Mothers of slain Black men honored at the ‘Standing in the Gap’ forum
By Jason Lewis OW Contributor | 6/4/2015, midnight
The Black Women’s Forum held an intimate and engaging roundtable discussion this past Saturday which honored Black mothers who have lost their children to police violence. The forum was held during a luncheon at the Westin Hotel in Los Angeles.
Rep. Maxine Waters (D-CA-43rd District), who founded the Black Women’s Forum, moderated the ‘Standing In The Gap’ discussion, which featured Sybrina Fulton, mother of Trayvon Martin, Lesley McSpadden, mother of Michael Brown, Tritobia Ford, mother of Ezell Ford, Gwen Carr, mother of Eric Garner, and Samaria Rice, mother of Tamir Rice.
“It is time for our community to join together and heal,” Waters said. “However, healing only comes when we can first connect with the mothers, uplift them, understand the path forward towards justice and stand together in solidarity. I am proud to be a part of this event and hope to encourage these mothers to remain outspoken so that we can prevent any future deaths at the hands of senseless violence.”
The ballroom at the Westin Hotel was filled to capacity, and each of the mothers spoke about their sons, the importance of protest, as well as other topics.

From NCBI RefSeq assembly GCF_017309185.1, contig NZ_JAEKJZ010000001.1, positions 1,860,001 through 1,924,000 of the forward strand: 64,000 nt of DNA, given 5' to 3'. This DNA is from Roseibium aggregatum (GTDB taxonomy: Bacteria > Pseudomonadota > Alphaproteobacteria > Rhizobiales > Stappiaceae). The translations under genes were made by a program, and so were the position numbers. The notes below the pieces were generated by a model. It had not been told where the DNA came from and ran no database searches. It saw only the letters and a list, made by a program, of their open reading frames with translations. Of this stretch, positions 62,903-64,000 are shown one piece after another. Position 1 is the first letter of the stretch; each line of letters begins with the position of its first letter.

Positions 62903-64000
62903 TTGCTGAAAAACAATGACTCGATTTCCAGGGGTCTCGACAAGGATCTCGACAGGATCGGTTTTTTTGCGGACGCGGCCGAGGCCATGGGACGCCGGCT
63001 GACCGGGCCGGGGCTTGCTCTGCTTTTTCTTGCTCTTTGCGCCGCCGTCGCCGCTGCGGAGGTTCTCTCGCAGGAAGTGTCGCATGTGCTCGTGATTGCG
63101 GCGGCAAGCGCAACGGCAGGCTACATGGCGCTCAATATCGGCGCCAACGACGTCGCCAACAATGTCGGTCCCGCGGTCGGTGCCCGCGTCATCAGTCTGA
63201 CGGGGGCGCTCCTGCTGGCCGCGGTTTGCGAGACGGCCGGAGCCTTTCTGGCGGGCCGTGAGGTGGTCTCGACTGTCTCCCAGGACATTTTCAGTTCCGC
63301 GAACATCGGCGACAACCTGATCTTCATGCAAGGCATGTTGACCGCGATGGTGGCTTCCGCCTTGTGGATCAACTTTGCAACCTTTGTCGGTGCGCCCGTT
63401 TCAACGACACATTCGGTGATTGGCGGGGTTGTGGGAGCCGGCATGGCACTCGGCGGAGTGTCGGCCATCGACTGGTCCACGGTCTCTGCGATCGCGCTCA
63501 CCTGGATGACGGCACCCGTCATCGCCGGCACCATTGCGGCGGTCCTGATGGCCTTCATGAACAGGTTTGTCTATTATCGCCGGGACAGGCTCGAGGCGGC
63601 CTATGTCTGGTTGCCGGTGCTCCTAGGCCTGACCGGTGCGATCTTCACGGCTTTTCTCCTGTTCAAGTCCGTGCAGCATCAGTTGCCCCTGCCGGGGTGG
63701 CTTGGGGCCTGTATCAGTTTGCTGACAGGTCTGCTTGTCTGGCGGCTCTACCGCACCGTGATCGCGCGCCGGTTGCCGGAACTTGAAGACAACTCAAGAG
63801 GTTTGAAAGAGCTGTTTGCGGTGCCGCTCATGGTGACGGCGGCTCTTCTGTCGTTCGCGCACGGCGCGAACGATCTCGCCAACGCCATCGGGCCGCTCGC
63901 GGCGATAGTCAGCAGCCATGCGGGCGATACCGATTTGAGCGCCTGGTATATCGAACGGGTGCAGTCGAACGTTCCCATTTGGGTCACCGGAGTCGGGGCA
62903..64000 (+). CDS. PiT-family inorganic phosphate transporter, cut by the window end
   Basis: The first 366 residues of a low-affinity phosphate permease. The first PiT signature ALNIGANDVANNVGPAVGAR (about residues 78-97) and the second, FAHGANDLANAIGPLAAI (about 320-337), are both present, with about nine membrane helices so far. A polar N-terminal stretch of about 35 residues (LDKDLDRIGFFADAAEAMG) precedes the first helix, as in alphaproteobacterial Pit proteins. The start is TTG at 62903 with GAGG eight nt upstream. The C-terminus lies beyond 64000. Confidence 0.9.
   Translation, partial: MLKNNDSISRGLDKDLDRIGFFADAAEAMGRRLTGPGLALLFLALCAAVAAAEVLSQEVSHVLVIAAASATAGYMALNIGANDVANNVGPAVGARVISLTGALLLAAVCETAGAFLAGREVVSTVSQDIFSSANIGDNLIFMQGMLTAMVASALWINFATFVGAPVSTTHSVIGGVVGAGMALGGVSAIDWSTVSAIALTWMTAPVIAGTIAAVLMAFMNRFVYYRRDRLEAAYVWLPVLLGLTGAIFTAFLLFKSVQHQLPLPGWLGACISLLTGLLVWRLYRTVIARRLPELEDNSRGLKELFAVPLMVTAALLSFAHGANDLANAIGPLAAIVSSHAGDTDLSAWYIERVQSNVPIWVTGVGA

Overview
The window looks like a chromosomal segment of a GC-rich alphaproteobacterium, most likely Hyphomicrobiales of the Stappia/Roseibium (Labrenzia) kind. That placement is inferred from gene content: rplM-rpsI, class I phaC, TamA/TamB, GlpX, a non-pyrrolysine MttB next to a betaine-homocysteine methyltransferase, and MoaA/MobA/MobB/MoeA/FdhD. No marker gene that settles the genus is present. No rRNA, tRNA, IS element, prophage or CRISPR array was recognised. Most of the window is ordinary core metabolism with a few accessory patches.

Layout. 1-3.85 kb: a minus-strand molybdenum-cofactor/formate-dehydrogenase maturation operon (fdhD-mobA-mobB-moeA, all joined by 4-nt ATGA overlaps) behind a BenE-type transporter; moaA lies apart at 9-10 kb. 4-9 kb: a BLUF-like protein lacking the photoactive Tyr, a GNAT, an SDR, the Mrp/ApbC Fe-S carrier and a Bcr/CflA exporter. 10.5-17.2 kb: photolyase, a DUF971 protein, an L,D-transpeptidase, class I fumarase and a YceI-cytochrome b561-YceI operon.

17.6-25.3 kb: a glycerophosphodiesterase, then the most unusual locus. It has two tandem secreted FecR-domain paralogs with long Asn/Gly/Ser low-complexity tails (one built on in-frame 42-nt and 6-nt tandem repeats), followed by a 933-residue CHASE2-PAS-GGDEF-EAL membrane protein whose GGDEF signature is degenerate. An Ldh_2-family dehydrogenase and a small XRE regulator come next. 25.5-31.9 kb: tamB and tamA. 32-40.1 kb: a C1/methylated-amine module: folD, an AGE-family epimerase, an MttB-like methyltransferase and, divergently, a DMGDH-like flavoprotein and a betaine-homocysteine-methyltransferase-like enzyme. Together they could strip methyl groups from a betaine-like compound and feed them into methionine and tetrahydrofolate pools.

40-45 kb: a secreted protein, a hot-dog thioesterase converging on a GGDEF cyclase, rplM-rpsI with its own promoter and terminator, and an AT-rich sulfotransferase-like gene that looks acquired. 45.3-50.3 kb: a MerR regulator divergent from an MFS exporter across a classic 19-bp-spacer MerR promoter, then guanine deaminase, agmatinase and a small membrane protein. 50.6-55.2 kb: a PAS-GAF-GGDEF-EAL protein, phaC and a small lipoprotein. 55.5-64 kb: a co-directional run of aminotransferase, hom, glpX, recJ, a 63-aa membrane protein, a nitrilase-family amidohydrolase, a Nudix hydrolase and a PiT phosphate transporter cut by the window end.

“We get angry about these stories that we hear on the news,” Fulton said. “We protest and we have rallies, and then it just goes away until the next tragedy happens. I want to encourage you all to stay involved. Don’t just get involved when it’s a story. Don’t just get involved when we lose a life. We all have to continue this fight because our children’s lives are important.”
The women touched on the ongoing theme that ‘Black Lives Matter.’
“Just because we live in the ’hood, that does not define who we are,” Ford said.
The Black Women’s Forum is standing behind those women, and other mothers around the nation who have lost a child to police brutality.
“We are focused on supporting these mothers,” said Beverly Davis, Black Women’s Forum president. “Though these tragic losses may be out of the national news cycle, their stories are still very relevant and at the forefront of the Black Women’s Forum agenda. ‘Standing in the Gap’ is just one aspect of BWF’s ongoing commitment to curb the police brutality and violence that has disproportionately affected the Black community.”